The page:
Spatial distribution of Trichinella britovi, T. pseudospiralis and T. spiralis in red foxes (Vulpes vulpes) in Hungary

Z. Széll, G. Marucci, E. Bajmóczy, A. Cséplo, E. Pozio, T. Sréter

Research output: Contribution to journalArticle

21 Citations (Scopus)

Abstract

The red fox (Vulpes vulpes) is considered one of the main reservoir of Trichinella spp. in Europe. As limited information on Trichinella infection in wildlife of Hungary is available, 2116 red foxes, representing more than 3% of the estimated fox population of the country, were screened to detect Trichinella larvae by a digestion method. Trichinella larvae from the 35 positive foxes were identified by a multiplex PCR as Trichinella britovi (30 isolates, 85.7%), Trichinella spiralis (4 isolates, 11.4%), and Trichinella pseudospiralis (1 isolate, 2.9%). The true mean intensity of T. britovi, T. spiralis and T. pseudospiralis larvae in lower forelimb muscles was 23.6, 3.5 and 13.5 larvae/g, respectively. T. spiralis was detected only in the southern and eastern regions. The non-encapsulated T. pseudospiralis was recorded for the first time in Hungary. Although the overall true prevalence of Trichinella infection in foxes was only 1.8% (95% confidence interval, CI = 1.5-2.1%), the spatial analysis reveals different risk regions. In the north-eastern counties bordering Slovakia and Ukraine (21% of the Hungarian territory), the true prevalence of Trichinella infection is significantly higher than that observed in other regions (6.0%, CI = 4.8-7.1%). In the southern counties bordering Croatia, Serbia and Romania (41% of the Hungarian territory), the true prevalence of Trichinella infection is moderate (1.4%, CI = 1.0-1.8%). In the north-western and central counties (38% of Hungarian territory), the prevalence of Trichinella infection is significantly lower (0.2%, CI = 0.1-0.4%) than that of the other regions. Based on the statistical analysis and the evaluation of epidemiological data, none of the counties can be considered free of Trichinella infection. In the past decade, Trichinella infection has been detected only in few backyard pigs, and only few wild boar-related autochthonous infections in humans were described. Nevertheless, these results highlight the need of the maintenance of a strict monitoring and control programmes on Trichinella infection in farmed and hunted animals of Hungary.

Original languageEnglish
Pages (from-to)210-215
Number of pages6
JournalVeterinary Parasitology
Volume156
Issue number3-4
DOIs
Publication statusPublished - Oct 1 2008

Fingerprint

Trichinella pseudospiralis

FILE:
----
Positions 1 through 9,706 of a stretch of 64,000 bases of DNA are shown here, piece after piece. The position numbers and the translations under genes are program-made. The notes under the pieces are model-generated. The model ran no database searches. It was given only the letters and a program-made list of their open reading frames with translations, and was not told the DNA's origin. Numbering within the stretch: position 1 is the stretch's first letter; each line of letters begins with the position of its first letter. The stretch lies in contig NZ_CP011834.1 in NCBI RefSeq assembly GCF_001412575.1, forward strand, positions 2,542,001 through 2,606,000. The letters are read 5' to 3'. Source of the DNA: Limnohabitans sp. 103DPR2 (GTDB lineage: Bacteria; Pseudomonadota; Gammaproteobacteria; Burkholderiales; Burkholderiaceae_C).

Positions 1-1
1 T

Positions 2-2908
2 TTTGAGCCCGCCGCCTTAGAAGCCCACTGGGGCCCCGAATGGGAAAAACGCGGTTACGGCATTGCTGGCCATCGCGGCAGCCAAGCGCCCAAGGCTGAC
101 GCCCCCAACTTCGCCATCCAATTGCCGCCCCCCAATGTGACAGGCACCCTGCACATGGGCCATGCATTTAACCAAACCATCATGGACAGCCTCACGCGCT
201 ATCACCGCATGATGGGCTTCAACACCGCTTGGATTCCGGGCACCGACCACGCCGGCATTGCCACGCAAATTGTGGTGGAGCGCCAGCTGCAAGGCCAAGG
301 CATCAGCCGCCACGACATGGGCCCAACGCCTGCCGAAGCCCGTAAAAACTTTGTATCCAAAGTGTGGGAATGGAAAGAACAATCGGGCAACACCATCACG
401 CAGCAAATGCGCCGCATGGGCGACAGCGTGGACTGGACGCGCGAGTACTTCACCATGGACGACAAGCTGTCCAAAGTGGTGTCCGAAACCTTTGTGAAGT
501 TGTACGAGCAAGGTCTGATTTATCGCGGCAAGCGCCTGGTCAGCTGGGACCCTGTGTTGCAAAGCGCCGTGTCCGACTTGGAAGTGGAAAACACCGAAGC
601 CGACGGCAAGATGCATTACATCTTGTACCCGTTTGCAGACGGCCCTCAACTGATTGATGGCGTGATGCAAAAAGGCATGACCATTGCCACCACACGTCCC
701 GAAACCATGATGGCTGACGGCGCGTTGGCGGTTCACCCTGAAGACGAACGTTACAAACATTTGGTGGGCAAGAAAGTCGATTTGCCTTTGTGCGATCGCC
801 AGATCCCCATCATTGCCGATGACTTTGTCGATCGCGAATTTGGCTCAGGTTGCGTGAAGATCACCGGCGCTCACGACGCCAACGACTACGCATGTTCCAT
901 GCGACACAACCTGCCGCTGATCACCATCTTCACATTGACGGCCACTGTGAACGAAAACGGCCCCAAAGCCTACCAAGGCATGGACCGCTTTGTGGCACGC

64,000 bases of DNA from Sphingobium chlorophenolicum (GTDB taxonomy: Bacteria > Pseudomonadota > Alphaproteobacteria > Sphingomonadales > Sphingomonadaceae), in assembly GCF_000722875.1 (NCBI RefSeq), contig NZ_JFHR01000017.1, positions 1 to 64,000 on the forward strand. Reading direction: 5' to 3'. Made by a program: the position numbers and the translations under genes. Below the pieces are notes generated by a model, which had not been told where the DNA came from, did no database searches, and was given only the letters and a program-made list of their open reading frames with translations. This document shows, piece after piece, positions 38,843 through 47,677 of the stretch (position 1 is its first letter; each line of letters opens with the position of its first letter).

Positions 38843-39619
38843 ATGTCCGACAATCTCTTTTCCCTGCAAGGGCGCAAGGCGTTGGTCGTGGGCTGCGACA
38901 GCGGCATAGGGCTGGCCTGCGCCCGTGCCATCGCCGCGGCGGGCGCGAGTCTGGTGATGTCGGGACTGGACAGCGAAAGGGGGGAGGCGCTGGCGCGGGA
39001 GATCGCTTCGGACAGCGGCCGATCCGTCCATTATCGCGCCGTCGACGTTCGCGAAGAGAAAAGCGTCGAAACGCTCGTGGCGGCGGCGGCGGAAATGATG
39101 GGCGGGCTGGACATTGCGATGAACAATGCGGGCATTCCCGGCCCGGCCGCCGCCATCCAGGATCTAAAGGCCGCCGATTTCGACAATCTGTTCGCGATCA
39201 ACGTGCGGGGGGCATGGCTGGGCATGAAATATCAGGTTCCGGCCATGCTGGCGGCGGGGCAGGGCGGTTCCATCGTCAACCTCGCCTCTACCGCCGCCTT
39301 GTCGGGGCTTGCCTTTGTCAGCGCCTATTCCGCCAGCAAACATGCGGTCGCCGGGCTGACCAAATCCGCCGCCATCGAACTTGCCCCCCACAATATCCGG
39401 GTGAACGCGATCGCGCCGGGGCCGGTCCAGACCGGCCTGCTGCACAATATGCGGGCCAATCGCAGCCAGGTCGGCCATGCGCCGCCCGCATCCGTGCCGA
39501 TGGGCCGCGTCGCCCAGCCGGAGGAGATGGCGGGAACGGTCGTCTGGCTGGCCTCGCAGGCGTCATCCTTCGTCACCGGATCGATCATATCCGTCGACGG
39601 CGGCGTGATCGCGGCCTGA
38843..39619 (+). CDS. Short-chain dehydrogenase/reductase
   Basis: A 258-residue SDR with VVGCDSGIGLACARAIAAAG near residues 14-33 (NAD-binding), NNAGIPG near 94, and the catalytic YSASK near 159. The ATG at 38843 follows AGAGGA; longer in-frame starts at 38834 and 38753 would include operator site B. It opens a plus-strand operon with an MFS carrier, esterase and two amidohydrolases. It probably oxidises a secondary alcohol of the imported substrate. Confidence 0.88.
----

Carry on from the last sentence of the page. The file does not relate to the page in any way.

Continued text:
Trichinella
Trichinella spiralis
Hungary
Vulpes vulpes
spatial distribution
infection
Infection
Larva
foxes
larvae
Serbia
Ukraine
Romania
Slovakia
Sus scrofa
Croatia
Spatial Analysis
wild boars
Forelimb

Keywords

  • Hungary
  • Prevalence
  • Red fox
  • Trichinella britovi
  • Trichinella pseudospiralis
  • Trichinella spiralis

ASJC Scopus subject areas

  • Animal Science and Zoology
  • Parasitology
  • veterinary(all)

Cite this

Spatial distribution of Trichinella britovi, T. pseudospiralis and T. spiralis in red foxes (Vulpes vulpes) in Hungary. / Széll, Z.; Marucci, G.; Bajmóczy, E.; Cséplo, A.; Pozio, E.; Sréter, T.

In: Veterinary Parasitology, Vol. 156, No. 3-4, 01.10.2008, p. 210-215.

Research output: Contribution to journalArticle

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abstract = "The red fox (Vulpes vulpes) is considered one of the main reservoir of Trichinella spp. in Europe. As limited information on Trichinella infection in wildlife of Hungary is available, 2116 red foxes, representing more than 3{\%} of the estimated fox population of the country, were screened to detect Trichinella larvae by a digestion method. Trichinella larvae from the 35 positive foxes were identified by a multiplex PCR as Trichinella britovi (30 isolates, 85.7{\%}), Trichinella spiralis (4 isolates, 11.4{\%}), and Trichinella pseudospiralis (1 isolate, 2.9{\%}). The true mean intensity of T. britovi, T. spiralis and T. pseudospiralis larvae in lower forelimb muscles was 23.6, 3.5 and 13.5 larvae/g, respectively. T. spiralis was detected only in the southern and eastern regions. The non-encapsulated T. pseudospiralis was recorded for the first time in Hungary. Although the overall true prevalence of Trichinella infection in foxes was only 1.8{\%} (95{\%} confidence interval, CI = 1.5-2.1{\%}), the spatial analysis reveals different risk regions. In the north-eastern counties bordering Slovakia and Ukraine (21{\%} of the Hungarian territory), the true prevalence of Trichinella infection is significantly higher than that observed in other regions (6.0{\%}, CI = 4.8-7.1{\%}). In the southern counties bordering Croatia, Serbia and Romania (41{\%} of the Hungarian territory), the true prevalence of Trichinella infection is moderate (1.4{\%}, CI = 1.0-1.8{\%}). In the north-western and central counties (38{\%} of Hungarian territory), the prevalence of Trichinella infection is significantly lower (0.2{\%}, CI = 0.1-0.4{\%}) than that of the other regions. Based on the statistical analysis and the evaluation of epidemiological data, none of the counties can be considered free of Trichinella infection. In the past decade, Trichinella infection has been detected only in few backyard pigs, and only few wild boar-related autochthonous infections in humans were described. Nevertheless, these results highlight the need of the maintenance of a strict monitoring and control programmes on Trichinella infection in farmed and hunted animals of Hungary.",
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